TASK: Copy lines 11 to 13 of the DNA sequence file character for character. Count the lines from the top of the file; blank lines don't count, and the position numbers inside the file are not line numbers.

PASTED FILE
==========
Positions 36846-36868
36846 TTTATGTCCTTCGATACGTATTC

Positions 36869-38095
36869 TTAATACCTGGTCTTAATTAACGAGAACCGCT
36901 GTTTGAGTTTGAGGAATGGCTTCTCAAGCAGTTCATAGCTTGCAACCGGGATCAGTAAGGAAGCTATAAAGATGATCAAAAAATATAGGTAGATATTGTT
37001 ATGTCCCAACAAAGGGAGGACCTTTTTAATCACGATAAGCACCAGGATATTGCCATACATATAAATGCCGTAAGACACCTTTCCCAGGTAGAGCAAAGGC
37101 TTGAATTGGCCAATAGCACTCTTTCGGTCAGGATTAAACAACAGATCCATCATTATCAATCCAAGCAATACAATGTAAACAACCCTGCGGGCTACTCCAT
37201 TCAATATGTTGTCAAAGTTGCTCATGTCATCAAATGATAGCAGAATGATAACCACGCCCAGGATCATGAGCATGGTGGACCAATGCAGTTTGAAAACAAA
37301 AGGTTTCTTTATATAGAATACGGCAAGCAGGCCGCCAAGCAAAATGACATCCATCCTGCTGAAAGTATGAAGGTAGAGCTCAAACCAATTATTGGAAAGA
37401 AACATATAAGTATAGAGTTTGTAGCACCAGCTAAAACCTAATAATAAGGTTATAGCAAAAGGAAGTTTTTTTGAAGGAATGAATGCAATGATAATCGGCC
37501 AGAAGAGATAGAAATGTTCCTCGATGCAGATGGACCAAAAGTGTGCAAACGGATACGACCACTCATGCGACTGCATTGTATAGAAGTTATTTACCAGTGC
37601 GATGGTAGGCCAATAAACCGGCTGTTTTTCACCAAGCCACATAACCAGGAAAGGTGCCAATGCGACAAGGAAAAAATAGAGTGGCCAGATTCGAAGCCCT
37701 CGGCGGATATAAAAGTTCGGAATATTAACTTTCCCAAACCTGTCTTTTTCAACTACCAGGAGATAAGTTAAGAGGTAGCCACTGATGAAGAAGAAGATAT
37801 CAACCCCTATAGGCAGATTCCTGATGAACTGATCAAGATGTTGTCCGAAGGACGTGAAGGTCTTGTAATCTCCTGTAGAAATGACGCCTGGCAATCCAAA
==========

37501 AGAAGAGATAGAAATGTTCCTCGATGCAGATGGACCAAAAGTGTGCAAACGGATACGACCACTCATGCGACTGCATTGTATAGAAGTTATTTACCAGTGC
37601 GATGGTAGGCCAATAAACCGGCTGTTTTTCACCAAGCCACATAACCAGGAAAGGTGCCAATGCGACAAGGAAAAAATAGAGTGGCCAGATTCGAAGCCCT
37701 CGGCGGATATAAAAGTTCGGAATATTAACTTTCCCAAACCTGTCTTTTTCAACTACCAGGAGATAAGTTAAGAGGTAGCCACTGATGAAGAAGAAGATAT